The pandemic exposed and exacerbated the inequity inherent in society and within our own institution. Additionally, we heard that the “push to work and learn remotely” allowed many a more equitable playing field at USask. How can we keep the equity gains made during the pandemic and shore up revealed gaps in our supports in the post-pandemic world?

Practical Questions for Action:

  • How am I ensuring that minority voices are heard?
  • How am I ensuring that supports are provided for minority concerns?
  • Where does accessibility factor into my decision-making priorities?

"Whether you think of it as compassion, empathy, or just plain understanding that everyone is different, the pandemic has shone a bright light on the benefits of walking the talk when it comes to appreciating both the essential contributions and the varying needs of employees."

"I hope that post-pandemic, we proceed with more compassion for our students, faculty, and staff. The flexibility and understanding we require from each other during the pandemic isn’t a new need - it is simply more exposed now that we’re all feeling it at the same time... How can we ensure that compassion and mutual respect/responsibility drive our work going forward?"

"The idea of citizenship will resurface. I hope at the end of this we have a different sense on how we take care of others."

"Connectivity is a human right. Anytime, anywhere."

Interdependence has an important conceptual effect: it invalidates silo thinking. Since conflation and systemic connectivity are what ultimately matter, addressing a problem or assessing an issue or risk in isolation from others is senseless and futile.
– COVID-19: The Great Reset, 2021
COVID-19 has aimed a greater spotlight on social justice issues, in Canada and around the world. It has become evident that, at the same time as they face financial challenges and disruption in their own institutions, universities need to be leaders in increasing equity.
– Universities Canada, 2020
COVID-19 has exacerbated inequalities that were already in our sights and has illuminated more strongly the interdependencies of many of our social, cultural and economic structures.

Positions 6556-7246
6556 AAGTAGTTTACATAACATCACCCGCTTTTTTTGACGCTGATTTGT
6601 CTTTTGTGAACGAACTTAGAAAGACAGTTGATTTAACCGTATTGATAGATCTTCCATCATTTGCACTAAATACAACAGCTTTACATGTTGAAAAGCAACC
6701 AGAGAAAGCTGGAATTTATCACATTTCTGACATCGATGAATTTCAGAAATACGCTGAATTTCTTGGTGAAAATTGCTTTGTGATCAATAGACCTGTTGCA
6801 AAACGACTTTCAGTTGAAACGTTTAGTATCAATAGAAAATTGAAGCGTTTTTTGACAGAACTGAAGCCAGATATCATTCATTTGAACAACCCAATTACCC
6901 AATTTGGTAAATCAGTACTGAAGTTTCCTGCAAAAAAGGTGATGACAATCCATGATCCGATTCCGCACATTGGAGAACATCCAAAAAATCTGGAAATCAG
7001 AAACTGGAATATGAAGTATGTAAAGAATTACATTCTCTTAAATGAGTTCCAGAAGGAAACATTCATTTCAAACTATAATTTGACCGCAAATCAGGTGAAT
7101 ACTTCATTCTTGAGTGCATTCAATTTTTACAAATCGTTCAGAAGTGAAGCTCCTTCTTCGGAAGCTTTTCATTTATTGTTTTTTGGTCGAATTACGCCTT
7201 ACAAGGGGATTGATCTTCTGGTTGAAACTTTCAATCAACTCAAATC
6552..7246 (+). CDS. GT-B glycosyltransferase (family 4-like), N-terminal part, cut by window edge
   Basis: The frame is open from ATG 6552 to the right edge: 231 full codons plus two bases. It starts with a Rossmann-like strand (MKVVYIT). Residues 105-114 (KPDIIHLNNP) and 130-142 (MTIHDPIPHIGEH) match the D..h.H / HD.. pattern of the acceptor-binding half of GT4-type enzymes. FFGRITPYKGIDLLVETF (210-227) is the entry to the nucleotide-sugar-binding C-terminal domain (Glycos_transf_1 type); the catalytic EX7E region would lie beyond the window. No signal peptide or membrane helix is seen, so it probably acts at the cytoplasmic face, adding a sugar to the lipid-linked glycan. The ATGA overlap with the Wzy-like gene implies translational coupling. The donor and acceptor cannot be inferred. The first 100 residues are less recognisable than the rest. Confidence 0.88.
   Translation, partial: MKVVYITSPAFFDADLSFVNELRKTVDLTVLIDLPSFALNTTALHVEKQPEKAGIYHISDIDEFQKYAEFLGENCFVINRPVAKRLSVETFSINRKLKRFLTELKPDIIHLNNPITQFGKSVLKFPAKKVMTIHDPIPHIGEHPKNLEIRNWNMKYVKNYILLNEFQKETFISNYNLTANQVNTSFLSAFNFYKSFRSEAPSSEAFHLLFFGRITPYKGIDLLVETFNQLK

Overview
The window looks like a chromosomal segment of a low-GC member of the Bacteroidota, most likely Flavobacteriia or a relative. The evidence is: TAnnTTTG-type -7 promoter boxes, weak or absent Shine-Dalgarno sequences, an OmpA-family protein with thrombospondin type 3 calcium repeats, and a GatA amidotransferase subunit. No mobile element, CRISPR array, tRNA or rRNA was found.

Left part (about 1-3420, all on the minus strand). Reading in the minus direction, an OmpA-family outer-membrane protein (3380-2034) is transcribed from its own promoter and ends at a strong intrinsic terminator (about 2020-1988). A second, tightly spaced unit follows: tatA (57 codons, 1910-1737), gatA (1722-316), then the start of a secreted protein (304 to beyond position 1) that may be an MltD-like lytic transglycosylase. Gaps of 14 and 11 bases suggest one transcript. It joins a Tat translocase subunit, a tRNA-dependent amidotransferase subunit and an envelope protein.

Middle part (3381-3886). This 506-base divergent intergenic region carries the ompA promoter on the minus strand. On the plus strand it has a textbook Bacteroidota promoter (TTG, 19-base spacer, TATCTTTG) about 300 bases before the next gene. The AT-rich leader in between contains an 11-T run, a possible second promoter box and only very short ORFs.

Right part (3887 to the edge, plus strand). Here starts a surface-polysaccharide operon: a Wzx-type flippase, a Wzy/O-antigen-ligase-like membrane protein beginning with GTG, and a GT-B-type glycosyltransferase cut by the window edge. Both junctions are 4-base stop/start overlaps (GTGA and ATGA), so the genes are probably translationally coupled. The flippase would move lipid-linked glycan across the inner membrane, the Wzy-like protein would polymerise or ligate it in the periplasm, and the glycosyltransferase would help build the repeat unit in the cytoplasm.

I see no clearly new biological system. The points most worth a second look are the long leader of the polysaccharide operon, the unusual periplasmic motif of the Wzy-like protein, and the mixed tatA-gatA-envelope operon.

– Times Higher Education, July 2021
Wahkotowin teaches us that, “everything is related” and that our shared kinship, our interdependence will shape our future.
– Louise Halfe, Elder and Parliamentary Poet Laureate
As COVID-19 spreads across the country it continues to disproportionately impact the most vulnerable and marginalized employees. This puts pressure on companies to improve working conditions and adapt to unique needs.
– Brookefield Institute, “Yesterday’s Gone”, Feb. 2021

A shift in how we...


We learned that our support strategies and efforts are not mutually exclusive; that health and wellness, IT support, teaching and learning resources are all connected and need to account for one another. One comment in particular drives this shift: “I have never felt more supported by the university as during this pandemic. I hope that does not go away.”


It is not uncommon for the units we lead to have detailed plans for support in areas such as information technology, health and wellness, and human resources. The pandemic has shown us, though, that our support strategies need to be front and centre and that it must be clear how each one connects with the other. In particular, it is recognized that special attention must be given to providing supports for managing and leading change itself.

Practical Questions for Action:

  • Have I asked all those involved what supports they need?
  • Have I considered how supports connect and interact with each other?


Times of transition require a clear investment in support that is ongoing, agile, and provided by well-trained staff. It is an institutional responsibility to help community members navigate in this new world. Conversely, the community has a responsibility to avail itself of the supports necessary and to communicate those needs to ensure they are met.

Practical Questions for Action:

  • Have I asked for all the supports I need?
  • Am I making use of all supports offered?
  • How much time do I spend ensuring my team has the tools they need to do the work?
As a unit leader, do I have explicit plans and actions to provide supports in…
  • Technology
  • Health and wellness
  • Change management

Faculty told us they were willing to change. Students told us they were willing to consider new ways of learning. Staff told us they were excited at the opportunity to try things differently. A common thread among all stakeholders was that they just need support to do it. They need support to adapt to new technologies and new ways of teaching and learning. They need support to handle the demands and stresses of change in their lives. They need to know that someone has their back.

"I never felt more supported by the university as during this pandemic. I hope that doesn’t go away."

As hybrid work models become more entrenched, technology will be mission-critical to every HR strategy.
– RBC, 2021
When you think about “innovation,” what business function comes to mind? Probably product development. Post-pandemic, it’ll likely be HR.